There's a scene towards the blissful end of The Goonies wherein the cheap freak uplift device Sloth (John Matuszak) is seen chained to a wall watching Errol Flynn's swashbuckling Captain Blood. Retarded at the least and emotionally devastated at the best, even Sloth has the good sense not to watch the movie that he's in. Would that the same could be said for me.
The long-awaited DVD release of The Goonies exceeds every technical expectation. Save for sketchy shadow detail (turn the lights down for this one), the 2.35:1 anamorphic widescreen transfer is extremely clean, particularly for a film that turns sixteen this year. There are remarkably few digital artifacts and edge enhancement isn't obvious. The colours are a touch muted, although you never get the feeling that they're tired or washed-out: black is black and flesh tones are natural. The ability to read a suicide note with the same ease as One-Eyed Willie's treasure map stands as testament to the telecine operator's craft. The Dolby Digital 5.1 audio remix is stunning in its complete usage of the surround environment. A swarm of bats that aren't quite as neat-looking as they were sixteen years ago is conveyed in a noisy tapestry that is a showpiece for the format. Early dialogue scenes have curious garbling and distortion, but as it's not severe (and not evident after the first twenty minutes), the flaw feels more unavoidable than accidental.
An audio commentary features director Donner along with each of the seven Goonies all grown up: Feldman, Brolin, Green, Quan, Cohen, Astin, and Plimpton. Periodically, the film will reduce to a frame in the lower right corner while video of the aged gang takes front and centre. It's sort of interesting to see how they turned out (Green is especially attractive these days; Feldman is still weaselly), but the commentary is pretty much a "fans only" treat: it is as cacophonous and nonsensical as The Goonies itself. Feldman dominates the conversation with his disingenuous humility and awkward attempts at levity, and Plimpton is obsessed about how bad she looks...then, not now. Because of this, many of the anecdotes fall flat and the entire endeavour seems to be an in-joke party. For the number of people involved in the commentary, there are also a surprising number of awkward silences. I can see how it would be a fun supplement for die-hard supporters of the flick, unlikely though it is to win new followers.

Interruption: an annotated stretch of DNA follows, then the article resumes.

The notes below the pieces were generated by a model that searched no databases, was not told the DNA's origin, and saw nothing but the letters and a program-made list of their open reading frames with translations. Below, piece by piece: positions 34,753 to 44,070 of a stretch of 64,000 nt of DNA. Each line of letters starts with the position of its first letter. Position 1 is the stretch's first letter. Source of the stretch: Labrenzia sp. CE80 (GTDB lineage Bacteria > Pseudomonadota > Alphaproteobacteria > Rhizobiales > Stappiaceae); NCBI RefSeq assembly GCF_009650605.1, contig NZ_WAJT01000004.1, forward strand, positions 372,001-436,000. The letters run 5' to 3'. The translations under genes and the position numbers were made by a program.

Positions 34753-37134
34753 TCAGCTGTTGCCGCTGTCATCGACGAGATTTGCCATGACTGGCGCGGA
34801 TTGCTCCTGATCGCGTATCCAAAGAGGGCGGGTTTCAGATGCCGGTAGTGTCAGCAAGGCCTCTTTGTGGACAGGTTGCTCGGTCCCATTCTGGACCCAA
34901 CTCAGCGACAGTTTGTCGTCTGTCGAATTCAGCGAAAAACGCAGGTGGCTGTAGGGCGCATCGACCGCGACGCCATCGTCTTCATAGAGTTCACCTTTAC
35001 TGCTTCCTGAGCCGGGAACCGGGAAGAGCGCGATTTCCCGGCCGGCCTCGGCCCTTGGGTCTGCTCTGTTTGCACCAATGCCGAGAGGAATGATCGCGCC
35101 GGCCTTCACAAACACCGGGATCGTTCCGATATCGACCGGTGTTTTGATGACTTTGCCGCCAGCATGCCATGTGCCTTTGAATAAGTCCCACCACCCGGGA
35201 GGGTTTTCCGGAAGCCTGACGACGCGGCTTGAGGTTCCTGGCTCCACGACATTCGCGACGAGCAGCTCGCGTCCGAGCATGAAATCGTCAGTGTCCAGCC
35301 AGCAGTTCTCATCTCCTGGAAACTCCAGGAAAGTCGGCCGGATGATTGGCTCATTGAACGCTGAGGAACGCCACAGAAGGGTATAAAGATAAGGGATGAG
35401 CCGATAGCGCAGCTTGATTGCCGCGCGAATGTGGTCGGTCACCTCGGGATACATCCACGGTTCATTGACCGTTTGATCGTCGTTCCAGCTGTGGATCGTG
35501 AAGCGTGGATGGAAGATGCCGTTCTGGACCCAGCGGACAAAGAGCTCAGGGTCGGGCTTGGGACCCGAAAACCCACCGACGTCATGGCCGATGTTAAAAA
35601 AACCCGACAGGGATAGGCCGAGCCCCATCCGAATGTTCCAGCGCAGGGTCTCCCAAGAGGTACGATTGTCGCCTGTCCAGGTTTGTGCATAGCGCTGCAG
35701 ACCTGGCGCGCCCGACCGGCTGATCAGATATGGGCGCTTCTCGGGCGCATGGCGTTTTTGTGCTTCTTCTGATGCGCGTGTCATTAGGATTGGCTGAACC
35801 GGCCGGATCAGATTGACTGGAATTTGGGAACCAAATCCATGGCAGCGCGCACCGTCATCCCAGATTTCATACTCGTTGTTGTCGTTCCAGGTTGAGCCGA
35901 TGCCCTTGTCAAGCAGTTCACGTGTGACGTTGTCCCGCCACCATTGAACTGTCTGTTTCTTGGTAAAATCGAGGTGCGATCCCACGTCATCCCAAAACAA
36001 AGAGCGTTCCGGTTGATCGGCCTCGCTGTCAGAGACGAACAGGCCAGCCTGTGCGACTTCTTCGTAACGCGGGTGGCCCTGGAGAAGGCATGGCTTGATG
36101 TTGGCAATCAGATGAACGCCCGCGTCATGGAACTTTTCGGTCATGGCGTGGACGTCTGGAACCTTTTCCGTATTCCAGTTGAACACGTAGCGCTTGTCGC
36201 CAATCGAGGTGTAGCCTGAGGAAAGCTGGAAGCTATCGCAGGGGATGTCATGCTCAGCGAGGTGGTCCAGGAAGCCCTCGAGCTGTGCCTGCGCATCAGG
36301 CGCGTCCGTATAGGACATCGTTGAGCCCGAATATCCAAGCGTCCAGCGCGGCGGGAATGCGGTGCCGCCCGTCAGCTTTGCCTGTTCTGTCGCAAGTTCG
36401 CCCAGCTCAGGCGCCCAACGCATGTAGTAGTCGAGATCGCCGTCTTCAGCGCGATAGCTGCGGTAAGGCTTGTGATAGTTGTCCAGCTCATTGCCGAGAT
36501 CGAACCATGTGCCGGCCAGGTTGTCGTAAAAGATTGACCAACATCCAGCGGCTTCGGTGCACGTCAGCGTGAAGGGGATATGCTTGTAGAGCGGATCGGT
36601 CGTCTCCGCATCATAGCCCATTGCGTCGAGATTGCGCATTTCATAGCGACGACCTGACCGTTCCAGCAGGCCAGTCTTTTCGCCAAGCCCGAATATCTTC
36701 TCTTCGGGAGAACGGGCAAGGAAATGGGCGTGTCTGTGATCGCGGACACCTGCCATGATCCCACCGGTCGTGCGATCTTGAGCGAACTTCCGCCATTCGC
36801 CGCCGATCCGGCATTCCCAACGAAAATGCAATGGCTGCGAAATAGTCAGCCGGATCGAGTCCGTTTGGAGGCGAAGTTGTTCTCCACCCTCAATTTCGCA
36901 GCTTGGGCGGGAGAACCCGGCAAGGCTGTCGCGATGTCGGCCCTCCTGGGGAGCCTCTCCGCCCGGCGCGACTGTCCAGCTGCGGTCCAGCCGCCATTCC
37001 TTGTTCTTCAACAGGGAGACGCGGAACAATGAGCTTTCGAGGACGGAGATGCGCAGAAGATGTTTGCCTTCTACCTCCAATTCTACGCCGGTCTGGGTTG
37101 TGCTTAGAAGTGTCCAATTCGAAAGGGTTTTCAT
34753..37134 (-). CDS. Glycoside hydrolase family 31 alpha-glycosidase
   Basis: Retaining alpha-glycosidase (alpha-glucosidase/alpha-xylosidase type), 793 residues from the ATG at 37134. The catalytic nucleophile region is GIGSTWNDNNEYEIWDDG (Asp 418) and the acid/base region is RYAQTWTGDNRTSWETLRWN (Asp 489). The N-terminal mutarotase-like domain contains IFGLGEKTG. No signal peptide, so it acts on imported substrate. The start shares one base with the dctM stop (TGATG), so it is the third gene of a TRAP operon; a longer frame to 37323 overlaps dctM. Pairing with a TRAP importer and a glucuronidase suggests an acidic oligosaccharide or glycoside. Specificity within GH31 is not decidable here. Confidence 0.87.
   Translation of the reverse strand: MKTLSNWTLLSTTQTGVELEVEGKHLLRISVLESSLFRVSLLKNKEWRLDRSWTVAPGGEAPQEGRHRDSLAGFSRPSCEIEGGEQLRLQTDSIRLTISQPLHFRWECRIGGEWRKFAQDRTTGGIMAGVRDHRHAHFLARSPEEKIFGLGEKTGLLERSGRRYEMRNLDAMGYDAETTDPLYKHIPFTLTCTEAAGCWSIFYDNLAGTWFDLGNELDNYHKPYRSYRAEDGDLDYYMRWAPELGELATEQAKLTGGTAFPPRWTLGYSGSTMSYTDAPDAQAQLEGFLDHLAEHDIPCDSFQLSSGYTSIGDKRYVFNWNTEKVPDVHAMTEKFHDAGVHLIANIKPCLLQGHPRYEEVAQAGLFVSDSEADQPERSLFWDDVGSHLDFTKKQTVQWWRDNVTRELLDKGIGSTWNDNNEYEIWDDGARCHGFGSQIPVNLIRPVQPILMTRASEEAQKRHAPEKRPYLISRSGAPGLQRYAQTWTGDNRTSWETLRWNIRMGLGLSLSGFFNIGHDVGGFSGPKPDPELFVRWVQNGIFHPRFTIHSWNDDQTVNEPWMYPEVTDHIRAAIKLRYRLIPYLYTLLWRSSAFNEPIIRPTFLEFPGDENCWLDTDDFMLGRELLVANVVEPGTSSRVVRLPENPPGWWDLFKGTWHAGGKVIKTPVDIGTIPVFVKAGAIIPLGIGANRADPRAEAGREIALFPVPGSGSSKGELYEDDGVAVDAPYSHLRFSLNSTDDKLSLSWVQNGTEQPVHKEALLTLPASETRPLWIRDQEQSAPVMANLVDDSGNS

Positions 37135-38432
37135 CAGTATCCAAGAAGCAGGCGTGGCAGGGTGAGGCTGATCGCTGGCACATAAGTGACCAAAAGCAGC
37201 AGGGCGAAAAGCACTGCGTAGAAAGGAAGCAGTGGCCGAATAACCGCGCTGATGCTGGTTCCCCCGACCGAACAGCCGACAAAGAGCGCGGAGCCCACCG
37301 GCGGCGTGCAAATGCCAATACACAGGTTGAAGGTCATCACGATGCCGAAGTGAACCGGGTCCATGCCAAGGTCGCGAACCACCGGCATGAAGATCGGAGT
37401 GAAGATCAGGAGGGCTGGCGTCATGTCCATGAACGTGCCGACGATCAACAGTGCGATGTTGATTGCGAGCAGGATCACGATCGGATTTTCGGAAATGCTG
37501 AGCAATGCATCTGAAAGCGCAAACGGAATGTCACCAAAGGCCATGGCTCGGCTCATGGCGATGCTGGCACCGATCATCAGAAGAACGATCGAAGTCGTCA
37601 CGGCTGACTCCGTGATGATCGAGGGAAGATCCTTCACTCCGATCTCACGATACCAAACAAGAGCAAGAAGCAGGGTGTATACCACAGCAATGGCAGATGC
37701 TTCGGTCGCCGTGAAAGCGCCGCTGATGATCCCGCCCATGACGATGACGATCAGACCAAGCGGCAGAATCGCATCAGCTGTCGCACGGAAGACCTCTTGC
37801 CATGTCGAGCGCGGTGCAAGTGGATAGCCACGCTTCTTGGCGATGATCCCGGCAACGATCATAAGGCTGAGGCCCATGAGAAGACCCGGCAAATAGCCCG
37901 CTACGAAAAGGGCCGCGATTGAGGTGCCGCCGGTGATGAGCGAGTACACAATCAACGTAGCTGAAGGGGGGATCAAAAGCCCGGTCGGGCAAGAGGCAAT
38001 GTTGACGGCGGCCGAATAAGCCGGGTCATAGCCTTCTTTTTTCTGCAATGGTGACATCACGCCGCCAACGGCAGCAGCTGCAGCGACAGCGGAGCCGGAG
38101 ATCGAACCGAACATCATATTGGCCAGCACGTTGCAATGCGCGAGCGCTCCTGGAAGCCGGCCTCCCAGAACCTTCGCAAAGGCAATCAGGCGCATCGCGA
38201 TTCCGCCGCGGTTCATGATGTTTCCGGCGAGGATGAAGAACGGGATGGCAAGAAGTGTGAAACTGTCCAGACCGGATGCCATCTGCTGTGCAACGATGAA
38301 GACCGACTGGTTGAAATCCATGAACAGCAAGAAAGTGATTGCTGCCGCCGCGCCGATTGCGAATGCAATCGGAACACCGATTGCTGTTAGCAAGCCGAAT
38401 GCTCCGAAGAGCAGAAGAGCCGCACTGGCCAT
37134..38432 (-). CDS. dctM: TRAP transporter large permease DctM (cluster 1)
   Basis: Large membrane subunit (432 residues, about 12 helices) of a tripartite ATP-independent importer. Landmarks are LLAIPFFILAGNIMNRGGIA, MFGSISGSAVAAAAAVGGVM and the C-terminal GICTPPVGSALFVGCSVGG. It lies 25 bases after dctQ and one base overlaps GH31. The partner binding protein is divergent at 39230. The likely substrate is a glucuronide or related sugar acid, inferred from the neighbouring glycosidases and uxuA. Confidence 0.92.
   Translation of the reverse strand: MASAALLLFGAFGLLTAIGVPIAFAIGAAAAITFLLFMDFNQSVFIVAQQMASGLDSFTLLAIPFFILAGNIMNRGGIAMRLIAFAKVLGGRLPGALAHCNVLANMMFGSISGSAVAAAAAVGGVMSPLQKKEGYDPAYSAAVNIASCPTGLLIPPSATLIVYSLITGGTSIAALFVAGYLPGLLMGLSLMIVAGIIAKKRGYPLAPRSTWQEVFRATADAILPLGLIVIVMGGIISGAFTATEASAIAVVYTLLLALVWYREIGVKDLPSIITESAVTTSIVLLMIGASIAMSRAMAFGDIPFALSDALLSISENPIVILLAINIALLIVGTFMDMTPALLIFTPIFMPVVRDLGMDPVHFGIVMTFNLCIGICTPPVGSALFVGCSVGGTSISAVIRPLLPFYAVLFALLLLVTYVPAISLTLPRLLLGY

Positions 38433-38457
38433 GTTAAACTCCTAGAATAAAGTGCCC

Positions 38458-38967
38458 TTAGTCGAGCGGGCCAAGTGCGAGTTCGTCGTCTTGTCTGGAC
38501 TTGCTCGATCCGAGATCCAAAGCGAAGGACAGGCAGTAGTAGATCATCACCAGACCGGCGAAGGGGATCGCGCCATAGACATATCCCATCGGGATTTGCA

There are two extended restored outtakes. The first is of a deleted convenience store scene with about five new minutes of yelling and talking over one another as the fat kid eats ice cream, and the second is of a struggle with an extremely cheesy octopus. The latter is marginally interesting in that it justifies one of the film's final lines ("The octopus was scary!"). A seven-minute "Making of" documentary features a lot of "B-roll" footage that is just not interesting--it's basically an unstructured series of images from the film that includes brief interviews with Donner and Spielberg and shots of them acting patronizing towards their child stars ("Okay-zees, whose footsies aren't on their marksies?").
A twelve-minute music video for Cyndi Lauper's "Good Enough" theme song is a bizarre and embarrassed journey down memory lane narrated by Roddy Piper, Captain Lou Albino, The Sheik, and other wrestling personalities I have proudly forgotten. Featuring the expected clips from the film, the video also has the cast of Goonies appearing in burlesque supporting roles and a quartet of Hibachi chefs who are promptly marginalized and mocked. The good old days weren't always good, but this video, more than the film, made me nostalgic for the idiotic early days of MTV. By the way, if her appearances on the repugnant "Mad About You" weren't proof enough, Cyndi Lauper is not an actress. An original theatrical trailer that doesn't do very much to remind what it was that seemed appetizing to us about The Goonies in the first place rounds out the disc, along with a "cast & filmmakers" option that is very simply the cast and filmmakers listed on a mock-up of the pirate map. Originally published: September 13, 2001.